“So essentially his voice is moving where he physically is,” explains Craig. “Everyone still gets his vocals. It just changes perspective. If you’re sitting to one side, you feel the vocal shift because it’s removed from the FOH PA and goes to the side hang in the middle of the room.
And that’s how we are using Meyer’s Spacemap on the Galaxy matrix.
“Meyer built me an interface and a program that’s a virtual fader on an iPad. It has one job to do: to move Michael’s vocal back and forth. It was an enormous amount of work to set up but is now easy and reliable to use.”
Most of the time Craig is ‘panning’ only Michael Bublé’s vocal up and down the room. Does the vocal slide a little with the timing of the rest of the mix? Yes. But as Craig points out, that’s not such a big deal for this genre (just listen to some old Frank Sinatra records to hear how elastic the timing of the main vocal can be).
At one point in the show, though, Bublé plays an ‘intimate’ club set at the B stage with a small band. At this point the whole B stage band is being reproduced through the B stage PA, with nothing coming out the FOH PA.
Of course, Meyer has been doing this kind of sound design gymnastics for years, working with musical theatre and Cirque du Soleil on some amazing immersive audio productions — mainly using its DMitri platform. But this was taking the Spacemap software and applying it to the Meyer Galaxy matrix. “It just made life easier,” recalls Craig. “We didn’t need to get another piece of gear involved into our control rack.”
I reckon every live sound engineer should sign up to a Hippocratic oath: ‘do no harm’
The latest tour saw an appreciable increase in the number of inputs from stage, and Craig Doubet was looking to upgrade his mixing console as a result. He decided on a SSL L500 Live. He explains why:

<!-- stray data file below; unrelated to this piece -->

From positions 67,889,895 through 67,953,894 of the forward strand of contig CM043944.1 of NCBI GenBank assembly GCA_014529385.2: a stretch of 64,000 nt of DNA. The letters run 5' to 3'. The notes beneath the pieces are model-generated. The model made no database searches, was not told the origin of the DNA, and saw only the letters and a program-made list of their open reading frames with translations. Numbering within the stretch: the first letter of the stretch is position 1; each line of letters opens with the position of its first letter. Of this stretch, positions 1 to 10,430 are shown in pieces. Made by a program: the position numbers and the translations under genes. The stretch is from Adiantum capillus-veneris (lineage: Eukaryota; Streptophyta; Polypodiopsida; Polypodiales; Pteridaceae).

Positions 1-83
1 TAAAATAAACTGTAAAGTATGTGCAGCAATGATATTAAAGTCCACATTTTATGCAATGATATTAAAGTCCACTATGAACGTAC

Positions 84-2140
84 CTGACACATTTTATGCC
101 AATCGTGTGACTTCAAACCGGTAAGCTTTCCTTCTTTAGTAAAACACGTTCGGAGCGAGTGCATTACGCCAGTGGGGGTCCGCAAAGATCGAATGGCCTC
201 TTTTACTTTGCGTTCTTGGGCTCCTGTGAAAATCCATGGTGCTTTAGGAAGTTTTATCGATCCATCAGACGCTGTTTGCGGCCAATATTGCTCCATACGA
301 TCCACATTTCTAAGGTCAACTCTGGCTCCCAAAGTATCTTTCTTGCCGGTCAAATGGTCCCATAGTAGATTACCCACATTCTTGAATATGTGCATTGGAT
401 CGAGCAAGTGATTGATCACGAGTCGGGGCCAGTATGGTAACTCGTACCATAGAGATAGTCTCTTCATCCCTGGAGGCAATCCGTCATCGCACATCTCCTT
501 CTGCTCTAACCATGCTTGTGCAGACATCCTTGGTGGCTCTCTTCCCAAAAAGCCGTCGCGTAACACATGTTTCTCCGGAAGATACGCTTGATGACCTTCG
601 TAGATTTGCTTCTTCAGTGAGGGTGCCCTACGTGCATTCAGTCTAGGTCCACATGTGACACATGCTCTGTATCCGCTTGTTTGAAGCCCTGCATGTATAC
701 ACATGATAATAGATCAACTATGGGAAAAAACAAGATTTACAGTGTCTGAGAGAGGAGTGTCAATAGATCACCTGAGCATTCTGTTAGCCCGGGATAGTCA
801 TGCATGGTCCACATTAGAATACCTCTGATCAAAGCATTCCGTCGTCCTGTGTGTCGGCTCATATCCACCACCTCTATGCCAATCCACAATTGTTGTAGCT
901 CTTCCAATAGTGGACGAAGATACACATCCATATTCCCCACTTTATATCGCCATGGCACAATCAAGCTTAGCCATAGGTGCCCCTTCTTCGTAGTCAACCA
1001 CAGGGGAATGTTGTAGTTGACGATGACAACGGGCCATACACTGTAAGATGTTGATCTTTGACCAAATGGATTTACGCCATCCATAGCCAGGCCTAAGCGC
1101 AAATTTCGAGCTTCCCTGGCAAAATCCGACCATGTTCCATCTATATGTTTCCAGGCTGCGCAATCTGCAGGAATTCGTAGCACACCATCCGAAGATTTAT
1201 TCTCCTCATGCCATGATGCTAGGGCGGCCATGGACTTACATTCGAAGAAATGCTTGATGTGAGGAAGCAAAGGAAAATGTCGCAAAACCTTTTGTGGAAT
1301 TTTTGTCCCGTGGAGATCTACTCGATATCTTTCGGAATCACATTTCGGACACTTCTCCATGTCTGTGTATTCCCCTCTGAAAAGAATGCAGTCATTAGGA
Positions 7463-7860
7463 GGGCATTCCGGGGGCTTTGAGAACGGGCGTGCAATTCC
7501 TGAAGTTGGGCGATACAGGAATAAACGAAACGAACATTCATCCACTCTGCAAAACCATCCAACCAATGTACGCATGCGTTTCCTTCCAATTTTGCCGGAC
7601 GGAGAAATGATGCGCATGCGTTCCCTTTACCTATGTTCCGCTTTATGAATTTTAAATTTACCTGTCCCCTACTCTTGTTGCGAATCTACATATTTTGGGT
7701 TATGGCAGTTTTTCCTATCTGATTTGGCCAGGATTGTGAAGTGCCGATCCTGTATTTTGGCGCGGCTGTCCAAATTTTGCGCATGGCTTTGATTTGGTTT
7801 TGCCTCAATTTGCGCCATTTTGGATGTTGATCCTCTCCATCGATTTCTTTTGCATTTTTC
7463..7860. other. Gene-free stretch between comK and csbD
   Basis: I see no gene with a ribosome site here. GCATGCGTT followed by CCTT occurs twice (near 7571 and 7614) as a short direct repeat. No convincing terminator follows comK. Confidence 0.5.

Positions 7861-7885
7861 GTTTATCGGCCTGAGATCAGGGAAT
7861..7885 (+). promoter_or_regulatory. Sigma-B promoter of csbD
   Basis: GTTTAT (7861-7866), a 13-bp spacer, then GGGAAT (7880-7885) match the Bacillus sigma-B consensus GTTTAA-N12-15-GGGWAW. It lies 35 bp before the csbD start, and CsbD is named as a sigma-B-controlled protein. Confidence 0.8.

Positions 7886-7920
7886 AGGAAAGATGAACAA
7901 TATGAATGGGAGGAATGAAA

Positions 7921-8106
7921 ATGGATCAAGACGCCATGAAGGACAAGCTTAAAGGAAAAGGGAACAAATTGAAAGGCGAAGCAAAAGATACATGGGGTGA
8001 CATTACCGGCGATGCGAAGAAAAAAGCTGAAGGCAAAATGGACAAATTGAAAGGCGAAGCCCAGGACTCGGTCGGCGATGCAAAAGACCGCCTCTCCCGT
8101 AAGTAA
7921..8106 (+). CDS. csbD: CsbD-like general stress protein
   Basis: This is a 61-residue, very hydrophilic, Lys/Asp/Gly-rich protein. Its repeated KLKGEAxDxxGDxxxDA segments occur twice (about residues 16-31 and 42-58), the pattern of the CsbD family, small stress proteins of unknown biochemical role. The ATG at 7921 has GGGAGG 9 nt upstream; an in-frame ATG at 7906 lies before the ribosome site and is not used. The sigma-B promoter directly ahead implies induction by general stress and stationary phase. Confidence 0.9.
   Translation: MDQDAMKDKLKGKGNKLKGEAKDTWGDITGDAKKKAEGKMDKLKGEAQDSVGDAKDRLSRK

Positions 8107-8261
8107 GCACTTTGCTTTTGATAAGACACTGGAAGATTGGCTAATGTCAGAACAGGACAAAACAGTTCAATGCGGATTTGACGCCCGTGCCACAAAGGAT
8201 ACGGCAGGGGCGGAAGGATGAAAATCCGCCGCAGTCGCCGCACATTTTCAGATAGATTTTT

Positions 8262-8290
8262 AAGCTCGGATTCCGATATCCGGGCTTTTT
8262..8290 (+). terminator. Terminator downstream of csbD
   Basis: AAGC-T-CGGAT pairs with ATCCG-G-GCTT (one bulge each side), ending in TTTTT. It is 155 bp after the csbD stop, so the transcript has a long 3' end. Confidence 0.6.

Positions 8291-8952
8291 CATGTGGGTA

“I’m an SSL user from way back when — 1985, in fact, with the E series and G series studio consoles. When SSL came out with a live console they contacted me to see if I was interested in taking a look. I liked what I saw and took a console out with Selena Gomez a few years back — learnt it and loved it.
“The first thing I noticed is it sounds good — it sounds like an SSL to me, and that sound is in my DNA. Because I’m so familiar with the sound, it performs entirely predictably for me — when I tweak that pot it does what I imagine it’ll do to the sound.
“The preamps are amazing. They are super clean, and have super high dynamic range. I run most of my inputs really hot and they sound amazing.
“The layout of it appeals to me as well. There’s always at least three ways of achieving something and you get to choose your favourite way of doing anything. When I go back to other consoles now, I feel limited — ‘oh, there’s only one way of doing that?’.
“The L500 console compression is great. The channel compressors are a model of SSL’s classic console compressors with all the controls you’d expect on a pro console. Then there are three onboard plug-ins available, which are amazingly beautiful. There’s the bus compressor SSL built for the E Series consoles that every mix engineer loves. SSL’s talkback compressor also comes from that E Series console, and remains the benchmark comp if you want to trash your source.
“I also run a couple of compressors from a Universal Audio Live Rack that runs seamlessly via the console’s MADI I/O.
“I have moved away from using a lot of external effects. But, then again, UA produces beautiful renditions of its own compressors. So I’ll always use an 1176 on the upright bass, for example — nothing else sounds right to me. And I’m using a beautiful version of an LA-3A on Michael’s vocal — it’s super fast and works amazingly well live.”
Michael Bublé’s vocal signal chain starts with a Sennheiser 6000 Series microphone with a Neumann KK204 head. The 6000 system digitises the audio in the transmitter. The audio from the receiver goes straight to the SSL stagebox via AES and then splits to the two Digico SD7 monitor consoles — all consoles take the signal digitally. Once the vocal hits the SSL L500 Craig uses the console’s flexibility to massage it into shape.